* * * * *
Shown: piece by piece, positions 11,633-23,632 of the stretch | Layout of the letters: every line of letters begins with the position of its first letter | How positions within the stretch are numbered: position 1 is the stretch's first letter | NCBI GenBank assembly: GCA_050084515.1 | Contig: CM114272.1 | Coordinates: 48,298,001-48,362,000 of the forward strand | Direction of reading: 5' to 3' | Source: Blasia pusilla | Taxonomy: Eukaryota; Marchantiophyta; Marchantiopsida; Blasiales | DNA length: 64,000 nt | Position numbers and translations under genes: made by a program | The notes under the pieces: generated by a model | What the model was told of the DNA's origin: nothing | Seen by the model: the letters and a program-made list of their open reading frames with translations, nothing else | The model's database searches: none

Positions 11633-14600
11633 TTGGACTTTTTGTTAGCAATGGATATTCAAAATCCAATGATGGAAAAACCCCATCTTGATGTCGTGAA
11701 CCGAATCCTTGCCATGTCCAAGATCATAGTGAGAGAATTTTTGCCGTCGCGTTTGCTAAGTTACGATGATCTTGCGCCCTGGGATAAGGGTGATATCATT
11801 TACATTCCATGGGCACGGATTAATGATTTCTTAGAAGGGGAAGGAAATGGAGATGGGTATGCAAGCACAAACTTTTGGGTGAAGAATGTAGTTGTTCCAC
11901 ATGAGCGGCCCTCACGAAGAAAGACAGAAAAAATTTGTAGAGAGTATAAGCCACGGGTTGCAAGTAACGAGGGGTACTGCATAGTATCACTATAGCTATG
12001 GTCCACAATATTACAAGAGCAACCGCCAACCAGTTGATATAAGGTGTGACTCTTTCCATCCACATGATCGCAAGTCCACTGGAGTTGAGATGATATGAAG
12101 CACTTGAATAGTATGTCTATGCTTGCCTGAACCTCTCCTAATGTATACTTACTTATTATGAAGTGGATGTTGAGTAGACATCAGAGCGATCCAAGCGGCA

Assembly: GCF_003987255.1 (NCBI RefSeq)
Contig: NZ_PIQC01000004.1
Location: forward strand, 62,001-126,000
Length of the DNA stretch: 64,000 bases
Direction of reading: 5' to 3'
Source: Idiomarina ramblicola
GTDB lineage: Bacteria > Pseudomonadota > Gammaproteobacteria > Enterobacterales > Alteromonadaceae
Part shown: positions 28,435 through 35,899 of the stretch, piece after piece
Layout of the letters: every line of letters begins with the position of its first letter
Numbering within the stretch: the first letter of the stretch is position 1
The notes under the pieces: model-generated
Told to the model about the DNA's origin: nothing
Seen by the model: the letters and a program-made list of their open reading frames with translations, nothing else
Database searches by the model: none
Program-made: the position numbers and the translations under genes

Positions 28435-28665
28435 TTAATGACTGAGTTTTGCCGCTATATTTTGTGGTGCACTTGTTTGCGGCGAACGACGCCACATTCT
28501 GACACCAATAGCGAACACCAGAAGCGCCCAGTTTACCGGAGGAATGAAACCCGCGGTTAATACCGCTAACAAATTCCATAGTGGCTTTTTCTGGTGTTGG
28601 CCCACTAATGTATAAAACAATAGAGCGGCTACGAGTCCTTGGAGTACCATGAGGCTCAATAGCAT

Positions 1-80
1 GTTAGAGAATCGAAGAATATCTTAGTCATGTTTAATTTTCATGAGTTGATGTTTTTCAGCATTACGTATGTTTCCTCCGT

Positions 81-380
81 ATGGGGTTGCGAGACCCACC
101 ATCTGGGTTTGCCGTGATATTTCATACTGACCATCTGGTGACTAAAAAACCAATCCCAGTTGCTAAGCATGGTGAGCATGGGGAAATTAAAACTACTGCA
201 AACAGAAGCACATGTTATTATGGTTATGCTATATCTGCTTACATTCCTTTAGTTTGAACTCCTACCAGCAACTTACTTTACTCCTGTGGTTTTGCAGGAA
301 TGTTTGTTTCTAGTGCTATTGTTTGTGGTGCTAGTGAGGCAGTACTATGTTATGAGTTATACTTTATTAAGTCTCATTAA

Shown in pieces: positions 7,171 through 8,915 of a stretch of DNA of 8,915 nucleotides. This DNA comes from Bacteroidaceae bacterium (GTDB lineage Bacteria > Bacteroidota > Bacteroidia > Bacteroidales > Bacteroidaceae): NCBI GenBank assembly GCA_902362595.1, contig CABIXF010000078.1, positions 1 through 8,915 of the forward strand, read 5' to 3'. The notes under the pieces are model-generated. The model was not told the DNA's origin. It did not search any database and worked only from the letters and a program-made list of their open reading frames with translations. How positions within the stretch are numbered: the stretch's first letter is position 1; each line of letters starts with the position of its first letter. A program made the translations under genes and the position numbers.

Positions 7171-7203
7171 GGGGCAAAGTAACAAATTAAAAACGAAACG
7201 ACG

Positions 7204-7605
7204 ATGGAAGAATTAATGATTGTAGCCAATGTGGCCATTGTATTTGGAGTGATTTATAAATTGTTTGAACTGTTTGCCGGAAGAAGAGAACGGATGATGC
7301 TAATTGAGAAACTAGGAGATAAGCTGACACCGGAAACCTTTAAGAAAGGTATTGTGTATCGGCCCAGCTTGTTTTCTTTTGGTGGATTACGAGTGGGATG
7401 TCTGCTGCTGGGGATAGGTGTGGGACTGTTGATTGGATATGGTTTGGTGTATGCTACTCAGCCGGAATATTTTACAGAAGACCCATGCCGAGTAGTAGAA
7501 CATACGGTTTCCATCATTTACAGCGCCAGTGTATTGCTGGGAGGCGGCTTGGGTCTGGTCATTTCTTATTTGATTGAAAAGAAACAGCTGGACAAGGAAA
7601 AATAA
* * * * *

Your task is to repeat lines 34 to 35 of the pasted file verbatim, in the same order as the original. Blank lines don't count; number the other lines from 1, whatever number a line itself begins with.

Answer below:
301 TGTTTGTTTCTAGTGCTATTGTTTGTGGTGCTAGTGAGGCAGTACTATGTTATGAGTTATACTTTATTAAGTCTCATTAA

Shown in pieces: positions 7,171 through 8,915 of a stretch of DNA of 8,915 nucleotides. This DNA comes from Bacteroidaceae bacterium (GTDB lineage Bacteria > Bacteroidota > Bacteroidia > Bacteroidales > Bacteroidaceae): NCBI GenBank assembly GCA_902362595.1, contig CABIXF010000078.1, positions 1 through 8,915 of the forward strand, read 5' to 3'. The notes under the pieces are model-generated. The model was not told the DNA's origin. It did not search any database and worked only from the letters and a program-made list of their open reading frames with translations. How positions within the stretch are numbered: the stretch's first letter is position 1; each line of letters starts with the position of its first letter. A program made the translations under genes and the position numbers.